James Hutchison was not so lucky. Sentenced to death in 1975, his punishment was commuted to life imprisonment after the abolition of judicial hanging in 1976. With the exception one brief period of parole, he spent the remainder of his life in prison, being denied parole a final time as an 83-year-old man in a wheelchair a few weeks before his death in 2011. His accomplice Richard Ambrose is still in prison.
Were these men psychopaths? Psychopathy is notoriously hard to precisely define, as it is not a medical condition, but usually a label based on the evidence of a criminal history and on a perceived lack of affect. But is it an actual disorder, a function of a faulty connection between the brain’s amygdala and frontal lobe, as Toffan argues? And if so, can it be treated? Was Lamb really helped by the treatment at Oak Ridge, or did he just find new environments where his violent and amoral tendencies could be seen as assets?
Barker’s optimism about treating psychopaths has been replaced in the Canadian justice system with an increasing focus on retributive punishment rather than rehabilitation, as attested to by the contrast between the fates of Lamb and Hutchison. In 2011, the Harper government passed the “Protecting Canadians by Ending Sentence Discounts for Multiple Murders Act”, which allowed judges to impose consecutive rather than concurrent life sentences. Three men have since been sentenced to minimum 75- year sentences, most recently Justin Bourque, another young “spree killer”, who shot five RCMP officers in Moncton in 2014. As lawyer Alexandra Pester points out, the main purpose of the 2011 amendments “was to allow for a punishment-oriented mechanism for sentences for specific offenders where rehabilitation is futile.”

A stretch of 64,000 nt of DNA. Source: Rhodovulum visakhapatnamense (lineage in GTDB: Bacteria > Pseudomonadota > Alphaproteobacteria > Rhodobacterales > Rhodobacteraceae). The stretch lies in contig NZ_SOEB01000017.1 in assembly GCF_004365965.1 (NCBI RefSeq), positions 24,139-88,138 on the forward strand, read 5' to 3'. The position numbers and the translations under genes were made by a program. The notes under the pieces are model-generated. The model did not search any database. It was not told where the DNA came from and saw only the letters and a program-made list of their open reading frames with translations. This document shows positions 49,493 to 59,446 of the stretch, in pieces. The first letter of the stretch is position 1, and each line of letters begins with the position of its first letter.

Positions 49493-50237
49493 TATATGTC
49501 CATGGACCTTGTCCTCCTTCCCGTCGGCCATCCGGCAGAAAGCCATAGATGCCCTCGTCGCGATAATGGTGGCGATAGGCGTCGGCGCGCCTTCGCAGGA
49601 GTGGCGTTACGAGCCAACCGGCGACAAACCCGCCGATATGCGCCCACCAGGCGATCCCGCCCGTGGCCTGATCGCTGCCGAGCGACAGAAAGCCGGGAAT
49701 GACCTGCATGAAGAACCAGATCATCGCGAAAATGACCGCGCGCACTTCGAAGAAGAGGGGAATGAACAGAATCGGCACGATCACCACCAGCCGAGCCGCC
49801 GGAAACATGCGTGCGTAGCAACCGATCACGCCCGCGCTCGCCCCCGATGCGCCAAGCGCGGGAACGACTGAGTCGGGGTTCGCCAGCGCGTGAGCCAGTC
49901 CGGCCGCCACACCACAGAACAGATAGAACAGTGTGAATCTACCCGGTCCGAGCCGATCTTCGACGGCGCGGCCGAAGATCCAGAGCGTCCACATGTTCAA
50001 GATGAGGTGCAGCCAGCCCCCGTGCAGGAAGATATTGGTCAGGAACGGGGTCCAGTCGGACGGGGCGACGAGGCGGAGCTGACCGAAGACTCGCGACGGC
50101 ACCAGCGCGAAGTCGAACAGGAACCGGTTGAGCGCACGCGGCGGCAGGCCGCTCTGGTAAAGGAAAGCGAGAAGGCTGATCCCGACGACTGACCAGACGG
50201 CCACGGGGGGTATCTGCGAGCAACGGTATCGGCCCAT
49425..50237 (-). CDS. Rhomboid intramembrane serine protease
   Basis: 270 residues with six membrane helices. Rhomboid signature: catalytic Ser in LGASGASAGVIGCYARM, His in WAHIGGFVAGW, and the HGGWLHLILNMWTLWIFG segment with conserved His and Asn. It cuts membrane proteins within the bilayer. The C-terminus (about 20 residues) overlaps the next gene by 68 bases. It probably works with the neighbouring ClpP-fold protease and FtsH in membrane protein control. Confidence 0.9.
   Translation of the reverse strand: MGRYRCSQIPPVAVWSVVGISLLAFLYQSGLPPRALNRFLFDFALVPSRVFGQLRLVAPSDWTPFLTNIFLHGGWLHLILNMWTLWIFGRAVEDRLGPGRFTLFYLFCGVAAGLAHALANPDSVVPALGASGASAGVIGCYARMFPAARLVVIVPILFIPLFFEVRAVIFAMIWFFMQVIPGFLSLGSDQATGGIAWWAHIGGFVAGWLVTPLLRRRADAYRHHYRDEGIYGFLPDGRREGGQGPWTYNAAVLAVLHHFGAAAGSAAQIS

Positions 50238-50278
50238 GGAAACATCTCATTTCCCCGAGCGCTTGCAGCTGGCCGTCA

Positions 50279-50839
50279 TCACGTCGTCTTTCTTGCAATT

But new research seems to suggest that some psychopaths can be successfully treated, at least younger ones. Psychologists at the Mendota Juvenile Treatment Center (MJTC) for the most violent adolescent male prisoners in Wisconsin have successfully used intensive tailored therapy tied to a reward system (candy, video games and private music), and found that inmates’ social behaviour and their unemotional and narcissistic personality traits improved in the short and long term.
Could Mathew Lamb’s murders have been prevented if he had received treatment earlier?
While he was in Kingston Penitentiary, he was flagged as having violent criminal fantasies, and Toffan describes an incident in which Lamb was observed walking down the prison corridor with a mop handle shoved up his rectum, laughing as he dragged the mop behind him. (79). He was then admitted to Kingston Psychiatric Hospital for treatment of possible mental illness in March of 1966, but then released back to prison four weeks later and was out within three months.
If Lamb’s life is to serve as a cautionary tale, as Toffan intends, it seems to be for those in the criminal justice system to intervene at warning signs of escalating violence, before it’s too late.
Amy Bell is a Professor in the Department of History at Huron University College. Her current research focuses on the history of crime, forensics, and attitudes to capital punishment in Canada and the UK. For more information, visit her website or send her an e-mail at email@example.com.